The apostle begins to show that all mankind need the salvation of the gospel, because none could obtain the favour of God, or escape his wrath by their own works. For no man can plead that he has fulfilled all his obligations to God and to his neighbour; nor can any truly say that he has fully acted up to the light afforded him. The sinfulness of man is described as ungodliness against the laws of the first table, and unrighteousness against those of the second. The cause of that sinfulness is holding the truth in unrighteousness. All, more or less, do what they know to be wrong, and omit what they know to be right, so that the plea of ignorance cannot be allowed from any. Our Creator's invisible power and Godhead are so clearly shown in the works he has made, that even idolaters and wicked Gentiles are left without excuse. They foolishly followed idolatry; and rational creatures changed the worship of the glorious Creator, for that of brutes, reptiles, and senseless images. They wandered from God, till all traces of true religion must have been lost, had not the revelation of the gospel prevented it. For whatever may be pretended, as to the sufficiency of man's reason to discover Divine truth and moral obligation, or to govern the practice aright, facts cannot be denied. And these plainly show that men have dishonoured God by the most absurd idolatries and superstitions; and have degraded themselves by the vilest affections and most abominable deeds.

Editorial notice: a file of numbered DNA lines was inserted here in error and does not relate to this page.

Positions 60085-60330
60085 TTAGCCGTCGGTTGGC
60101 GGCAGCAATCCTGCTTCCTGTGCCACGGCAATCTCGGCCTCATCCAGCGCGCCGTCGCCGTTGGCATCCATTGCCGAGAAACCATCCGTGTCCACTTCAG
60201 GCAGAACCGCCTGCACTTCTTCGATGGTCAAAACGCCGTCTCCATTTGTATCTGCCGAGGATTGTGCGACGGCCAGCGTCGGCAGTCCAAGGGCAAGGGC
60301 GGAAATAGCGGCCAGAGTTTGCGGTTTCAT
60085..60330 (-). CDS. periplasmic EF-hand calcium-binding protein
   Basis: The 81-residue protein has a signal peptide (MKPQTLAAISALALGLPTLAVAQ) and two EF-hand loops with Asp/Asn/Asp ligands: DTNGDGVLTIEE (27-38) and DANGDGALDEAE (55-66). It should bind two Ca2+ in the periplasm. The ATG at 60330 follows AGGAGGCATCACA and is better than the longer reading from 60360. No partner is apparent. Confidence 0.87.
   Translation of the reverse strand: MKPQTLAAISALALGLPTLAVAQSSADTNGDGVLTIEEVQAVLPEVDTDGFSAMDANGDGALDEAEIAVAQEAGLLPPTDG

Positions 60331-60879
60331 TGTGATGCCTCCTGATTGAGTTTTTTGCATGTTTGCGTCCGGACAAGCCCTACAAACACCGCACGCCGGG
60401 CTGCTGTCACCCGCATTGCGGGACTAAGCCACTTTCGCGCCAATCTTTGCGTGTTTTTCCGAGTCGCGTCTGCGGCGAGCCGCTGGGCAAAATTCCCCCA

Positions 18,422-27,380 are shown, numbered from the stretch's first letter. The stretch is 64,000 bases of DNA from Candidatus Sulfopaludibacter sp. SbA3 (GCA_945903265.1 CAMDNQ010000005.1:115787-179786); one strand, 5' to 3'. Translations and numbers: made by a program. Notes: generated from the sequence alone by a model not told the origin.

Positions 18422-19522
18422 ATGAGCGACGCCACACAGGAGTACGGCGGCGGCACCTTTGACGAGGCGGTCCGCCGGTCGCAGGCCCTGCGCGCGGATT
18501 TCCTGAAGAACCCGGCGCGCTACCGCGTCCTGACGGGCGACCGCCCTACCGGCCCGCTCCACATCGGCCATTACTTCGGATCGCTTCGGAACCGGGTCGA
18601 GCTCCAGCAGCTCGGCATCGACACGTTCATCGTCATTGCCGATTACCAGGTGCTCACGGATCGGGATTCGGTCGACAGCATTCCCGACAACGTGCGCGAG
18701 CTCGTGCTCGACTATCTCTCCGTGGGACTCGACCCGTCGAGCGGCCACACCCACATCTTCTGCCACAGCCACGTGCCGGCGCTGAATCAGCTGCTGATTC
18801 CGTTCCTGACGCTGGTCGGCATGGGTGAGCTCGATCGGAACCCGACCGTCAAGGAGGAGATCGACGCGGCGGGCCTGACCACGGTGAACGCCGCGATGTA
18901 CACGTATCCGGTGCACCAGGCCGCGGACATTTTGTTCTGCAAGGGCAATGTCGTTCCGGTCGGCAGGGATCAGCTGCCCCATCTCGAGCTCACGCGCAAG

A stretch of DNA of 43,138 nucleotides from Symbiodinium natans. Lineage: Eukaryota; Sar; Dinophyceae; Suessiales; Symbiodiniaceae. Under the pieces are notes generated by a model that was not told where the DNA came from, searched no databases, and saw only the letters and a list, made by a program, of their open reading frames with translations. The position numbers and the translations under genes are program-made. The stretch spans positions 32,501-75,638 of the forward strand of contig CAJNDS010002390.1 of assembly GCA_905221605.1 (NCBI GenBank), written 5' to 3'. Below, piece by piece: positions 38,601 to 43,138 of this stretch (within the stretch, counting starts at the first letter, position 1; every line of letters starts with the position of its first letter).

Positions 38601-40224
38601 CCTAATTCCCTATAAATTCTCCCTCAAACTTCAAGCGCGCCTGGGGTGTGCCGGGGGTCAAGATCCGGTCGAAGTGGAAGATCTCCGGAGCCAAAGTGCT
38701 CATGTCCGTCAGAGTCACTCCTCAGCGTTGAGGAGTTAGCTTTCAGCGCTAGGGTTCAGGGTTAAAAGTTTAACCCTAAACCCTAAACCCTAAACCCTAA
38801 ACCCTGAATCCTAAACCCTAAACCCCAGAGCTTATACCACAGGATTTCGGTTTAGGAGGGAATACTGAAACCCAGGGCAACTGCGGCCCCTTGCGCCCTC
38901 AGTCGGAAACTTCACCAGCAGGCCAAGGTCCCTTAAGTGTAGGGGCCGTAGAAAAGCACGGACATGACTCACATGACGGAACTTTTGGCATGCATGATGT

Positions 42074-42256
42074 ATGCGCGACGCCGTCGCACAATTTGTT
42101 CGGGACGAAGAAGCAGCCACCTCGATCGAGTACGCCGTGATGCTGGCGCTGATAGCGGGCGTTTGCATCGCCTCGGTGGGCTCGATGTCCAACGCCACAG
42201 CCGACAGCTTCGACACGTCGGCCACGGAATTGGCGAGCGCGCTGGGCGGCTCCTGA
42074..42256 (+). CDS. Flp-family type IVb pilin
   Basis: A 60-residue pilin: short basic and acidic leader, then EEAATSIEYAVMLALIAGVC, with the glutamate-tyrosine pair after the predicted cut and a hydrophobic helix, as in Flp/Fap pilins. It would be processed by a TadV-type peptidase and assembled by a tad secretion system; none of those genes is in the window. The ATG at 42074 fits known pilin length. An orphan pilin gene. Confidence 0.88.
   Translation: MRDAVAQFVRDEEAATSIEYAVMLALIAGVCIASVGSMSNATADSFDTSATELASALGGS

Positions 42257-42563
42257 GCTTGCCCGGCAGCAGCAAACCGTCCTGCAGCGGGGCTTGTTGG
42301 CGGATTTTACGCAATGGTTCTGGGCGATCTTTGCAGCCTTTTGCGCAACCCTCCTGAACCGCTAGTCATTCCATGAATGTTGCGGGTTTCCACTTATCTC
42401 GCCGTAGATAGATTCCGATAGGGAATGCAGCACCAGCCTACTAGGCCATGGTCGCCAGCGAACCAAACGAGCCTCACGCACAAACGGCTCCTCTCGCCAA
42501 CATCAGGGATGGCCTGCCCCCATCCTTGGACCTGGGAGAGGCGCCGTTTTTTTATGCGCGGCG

The Jews thought themselves a holy people, entitled to their privileges by right, while they were unthankful, rebellious, and unrighteous. But all who act thus, of every nation, age, and description, must be reminded that the judgment of God will be according to their real character. The case is so plain, that we may appeal to the sinner's own thoughts. In every wilful sin, there is contempt of the goodness of God. And though the branches of man's disobedience are very various, all spring from the same root. But in true repentance, there must be hatred of former sinfulness, from a change wrought in the state of the mind, which disposes it to choose the good and to refuse the evil. It shows also a sense of inward wretchedness. Such is the great change wrought in repentance, it is conversion, and is needed by every human being. The ruin of sinners is their walking after a hard and impenitent heart. Their sinful doings are expressed by the strong words, "treasuring up wrath." In the description of the just man, notice the full demand of the law. It demands that the motives shall be pure, and rejects all actions from earthly ambition or ends. In the description of the unrighteous, contention is held forth as the principle of all evil. The human will is in a state of enmity against God. Even Gentiles, who had not the written law, had that within, which directed them what to do by the light of nature. Conscience is a witness, and first or last will bear witness. As they nature. Conscience is a witness, and first or last will bear witness. As they kept or broke these natural laws and dictates, their consciences either acquitted or condemned them. Nothing speaks more terror to sinners, and more comfort to saints, than that Christ shall be the Judge. Secret services shall be rewarded, secret sins shall be then punished, and brought to light.